Barmy in Bognor

Where were you on Royal Wedding day? If you’re in the UK, there’s a fair chance you were one of the estimated 24 million people watching the event on TV or the hundreds of thousands lining the streets of London.

Me? I was on my way home from Butlins in Bognor Regis.

Yes, I know all the jokes. Chances are I’ve cracked most of them myself. It’s all very Hi-De-Hi (but with no one playing a xylophone over the PA and announcing “Good morning, campers” in a cheery Welsh accent). It is positively chav-tastic. (I’m pretty sure the entire population of Essex was here with us.) And the place is overrun with childish screaming (and that’s just the parents). But it is also the ideal place to take the kids for a few days of fun without requiring either a second mortgage or a bail-out to fund it.

It all started last Monday with a leisurely drive southwards. In the past pre-kids, we would probably have found somewhere in the Good Pub Guide with decent food and a nice beer garden to to while away a couple of hours on the way down. Instead we pitched up with the EU sandwich mountain – for which, please note, I received no subsidies – at a woodland country park just off the M27. That gave Isaac the opportunity to burn off some of his excess energy and then have a nap in the car afterwards before the ‘excitement’ of checking in at Butlins. (It’s exciting for the boys, anyway. For me it involves half an hour trying to find a parking spot, followed by half an hour finding a luggage trolley, followed by three days ferrying all our gear from the cars to our apartment, by which time we have to pack up to go home again.)

The highlight of our first day, however, was the sight of Toby taking his first steps. Grinning manically, he tottered four steps across the room into Grandpa’s waiting arms – and then did it again for good measure. He seemed very pleased with himself, and rightly so.

By the following morning, we were settled into our daily holiday camp routine. Zac would, as usual, wake up at the crack of dawn, closely followed by Toby. Breakfast. Swimming. Play. Lunch. Naps (the boys and Grandpa). More play. Boys’ dinner. Boys’ bedtime. Our dinner. Avoid organised entertainments involving Stavros Flatley from Britain’s Got Talent. (I’m not joking.) And relax.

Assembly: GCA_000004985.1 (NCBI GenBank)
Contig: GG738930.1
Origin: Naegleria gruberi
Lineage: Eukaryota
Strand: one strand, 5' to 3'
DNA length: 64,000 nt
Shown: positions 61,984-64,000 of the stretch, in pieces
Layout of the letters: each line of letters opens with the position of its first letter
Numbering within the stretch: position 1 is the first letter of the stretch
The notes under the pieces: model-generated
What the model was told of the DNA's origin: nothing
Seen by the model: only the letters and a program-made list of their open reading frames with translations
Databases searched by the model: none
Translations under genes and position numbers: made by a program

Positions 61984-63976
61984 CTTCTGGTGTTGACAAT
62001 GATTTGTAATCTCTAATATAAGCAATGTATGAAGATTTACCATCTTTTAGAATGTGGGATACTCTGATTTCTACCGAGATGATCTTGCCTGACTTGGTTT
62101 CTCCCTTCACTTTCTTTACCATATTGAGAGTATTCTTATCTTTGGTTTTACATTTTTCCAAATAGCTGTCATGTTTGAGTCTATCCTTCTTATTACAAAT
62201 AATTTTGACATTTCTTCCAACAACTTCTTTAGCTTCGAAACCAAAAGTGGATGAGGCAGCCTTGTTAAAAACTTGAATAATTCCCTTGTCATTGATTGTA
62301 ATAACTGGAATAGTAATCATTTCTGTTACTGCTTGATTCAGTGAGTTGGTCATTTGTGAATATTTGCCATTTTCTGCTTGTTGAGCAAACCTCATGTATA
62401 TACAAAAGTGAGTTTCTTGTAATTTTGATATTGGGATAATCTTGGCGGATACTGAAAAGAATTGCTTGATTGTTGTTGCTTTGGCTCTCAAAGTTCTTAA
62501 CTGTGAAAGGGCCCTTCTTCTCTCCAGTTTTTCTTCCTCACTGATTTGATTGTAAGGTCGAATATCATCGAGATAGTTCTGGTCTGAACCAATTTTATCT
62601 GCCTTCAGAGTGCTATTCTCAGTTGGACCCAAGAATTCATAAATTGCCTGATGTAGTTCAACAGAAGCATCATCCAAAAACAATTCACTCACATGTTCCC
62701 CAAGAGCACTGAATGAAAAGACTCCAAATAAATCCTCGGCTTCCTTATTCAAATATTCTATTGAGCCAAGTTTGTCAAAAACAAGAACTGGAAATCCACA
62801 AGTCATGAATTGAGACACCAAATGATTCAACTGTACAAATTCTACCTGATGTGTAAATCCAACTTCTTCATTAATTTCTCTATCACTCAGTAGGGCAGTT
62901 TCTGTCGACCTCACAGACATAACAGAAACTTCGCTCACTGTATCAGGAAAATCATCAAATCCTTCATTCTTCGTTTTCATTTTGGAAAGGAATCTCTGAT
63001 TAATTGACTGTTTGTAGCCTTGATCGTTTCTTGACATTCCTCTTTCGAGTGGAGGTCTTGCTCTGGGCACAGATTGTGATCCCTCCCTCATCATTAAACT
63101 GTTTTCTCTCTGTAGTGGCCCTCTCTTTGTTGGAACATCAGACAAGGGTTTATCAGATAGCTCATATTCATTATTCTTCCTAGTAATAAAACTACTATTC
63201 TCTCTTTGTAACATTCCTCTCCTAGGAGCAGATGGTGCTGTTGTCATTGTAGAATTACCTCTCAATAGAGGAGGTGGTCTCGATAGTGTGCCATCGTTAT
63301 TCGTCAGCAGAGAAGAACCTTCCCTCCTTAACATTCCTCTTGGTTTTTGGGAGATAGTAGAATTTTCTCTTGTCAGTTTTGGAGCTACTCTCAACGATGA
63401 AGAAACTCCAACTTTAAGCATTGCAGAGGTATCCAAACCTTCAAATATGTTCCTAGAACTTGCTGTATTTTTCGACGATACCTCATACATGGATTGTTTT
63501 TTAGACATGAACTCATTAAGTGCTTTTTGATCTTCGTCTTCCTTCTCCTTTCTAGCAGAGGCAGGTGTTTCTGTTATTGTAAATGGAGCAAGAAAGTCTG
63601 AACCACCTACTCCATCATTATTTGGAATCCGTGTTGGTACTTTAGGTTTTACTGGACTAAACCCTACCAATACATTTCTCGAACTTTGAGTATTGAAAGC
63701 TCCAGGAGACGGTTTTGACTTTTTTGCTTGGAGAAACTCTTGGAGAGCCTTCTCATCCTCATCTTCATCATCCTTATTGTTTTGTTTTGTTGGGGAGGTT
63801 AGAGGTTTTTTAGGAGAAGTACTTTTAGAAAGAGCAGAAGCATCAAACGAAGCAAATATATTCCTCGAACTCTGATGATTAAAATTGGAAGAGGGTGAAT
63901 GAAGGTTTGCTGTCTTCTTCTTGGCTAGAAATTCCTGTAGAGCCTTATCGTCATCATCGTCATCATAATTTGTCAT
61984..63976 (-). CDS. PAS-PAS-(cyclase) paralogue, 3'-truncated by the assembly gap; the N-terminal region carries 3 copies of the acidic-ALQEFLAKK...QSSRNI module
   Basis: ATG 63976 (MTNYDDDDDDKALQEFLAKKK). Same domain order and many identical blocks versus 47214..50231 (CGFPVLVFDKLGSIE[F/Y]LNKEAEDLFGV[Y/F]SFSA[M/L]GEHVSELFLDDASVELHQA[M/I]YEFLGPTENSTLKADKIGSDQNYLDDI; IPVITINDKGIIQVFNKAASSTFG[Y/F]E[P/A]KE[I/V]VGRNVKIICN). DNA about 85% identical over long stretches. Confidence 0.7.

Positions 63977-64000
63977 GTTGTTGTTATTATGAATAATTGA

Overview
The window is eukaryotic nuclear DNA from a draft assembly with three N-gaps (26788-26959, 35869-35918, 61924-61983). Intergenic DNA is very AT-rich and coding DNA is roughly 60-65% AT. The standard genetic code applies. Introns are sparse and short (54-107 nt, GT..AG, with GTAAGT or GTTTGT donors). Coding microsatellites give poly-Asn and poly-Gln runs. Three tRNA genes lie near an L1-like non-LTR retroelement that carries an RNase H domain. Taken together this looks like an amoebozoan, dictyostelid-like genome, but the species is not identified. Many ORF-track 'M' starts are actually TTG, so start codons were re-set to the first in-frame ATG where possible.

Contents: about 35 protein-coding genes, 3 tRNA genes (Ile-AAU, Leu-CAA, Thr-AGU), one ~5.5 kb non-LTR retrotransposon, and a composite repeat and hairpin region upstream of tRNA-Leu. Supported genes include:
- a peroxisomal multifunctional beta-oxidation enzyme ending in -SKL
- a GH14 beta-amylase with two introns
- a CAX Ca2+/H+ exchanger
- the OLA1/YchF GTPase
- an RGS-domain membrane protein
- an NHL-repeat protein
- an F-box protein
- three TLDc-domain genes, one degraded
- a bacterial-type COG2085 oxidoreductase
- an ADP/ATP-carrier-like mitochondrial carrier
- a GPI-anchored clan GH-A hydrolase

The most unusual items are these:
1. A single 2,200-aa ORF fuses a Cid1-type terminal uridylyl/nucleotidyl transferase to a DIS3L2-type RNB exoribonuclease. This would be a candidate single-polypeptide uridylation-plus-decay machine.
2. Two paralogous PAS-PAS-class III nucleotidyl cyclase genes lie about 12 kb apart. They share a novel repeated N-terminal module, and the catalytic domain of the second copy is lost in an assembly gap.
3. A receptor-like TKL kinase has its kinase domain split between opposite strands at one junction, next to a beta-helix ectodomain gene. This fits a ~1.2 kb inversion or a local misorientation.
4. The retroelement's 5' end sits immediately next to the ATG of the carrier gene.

It was a simple yet comforting routine, one designed to give the boys as many opportunities to enjoy themselves as possible. And, without the day-to-day encumbrance of commuting, work, household chores and cursing the Sky+ box being full again, it freed up actual leisure time to enjoy simple activities such as reading a book, or serendipitous pleasures such as randomly discovering Top Gun and Ferris Bueller’s Day Off were being shown on TV and watching them just because we could.

Zac found the fact his clothes had mysteriously vanished incredibly funny

As for the boys, fun took on a number of forms. In Zac’s case, this varied from running around half-naked in water fountains to being whizzed around in a go-kart and watching the Bob the Builder stage show. Toby got to splash about in the pool, pet farmyard animals and sit on toddler-friendly coin-operated rides. And we got to watch the boys enjoying all of this – it’s immensely gratifying to watch their beaming smiles – while occasionally sneaking off to have a bit of time to ourselves in the evening thanks to us having Grandma and Grandpa along with us for the week.

By Friday morning, everyone was knackered and we were all ready to go home. Even Zac couldn’t summon up the energy to go back for one last play and was all too happy to climb into his car seat and head for home. (Our elder son tends to burn intensely but all too briefly when on holiday.)

So that was our week between the two four-day weekends. Five days in Bognor Regis. And as Kate Middleton was walking up the aisle in Westminster Abbey at 11am last Friday, we were just pulling up outside the aquarium in Portsmouth and attempting to rouse Zac from his slumber. Our week was somewhat less glamorous than that of the new Duchess of Cambridge’s, but I wouldn’t have swapped it for the world.

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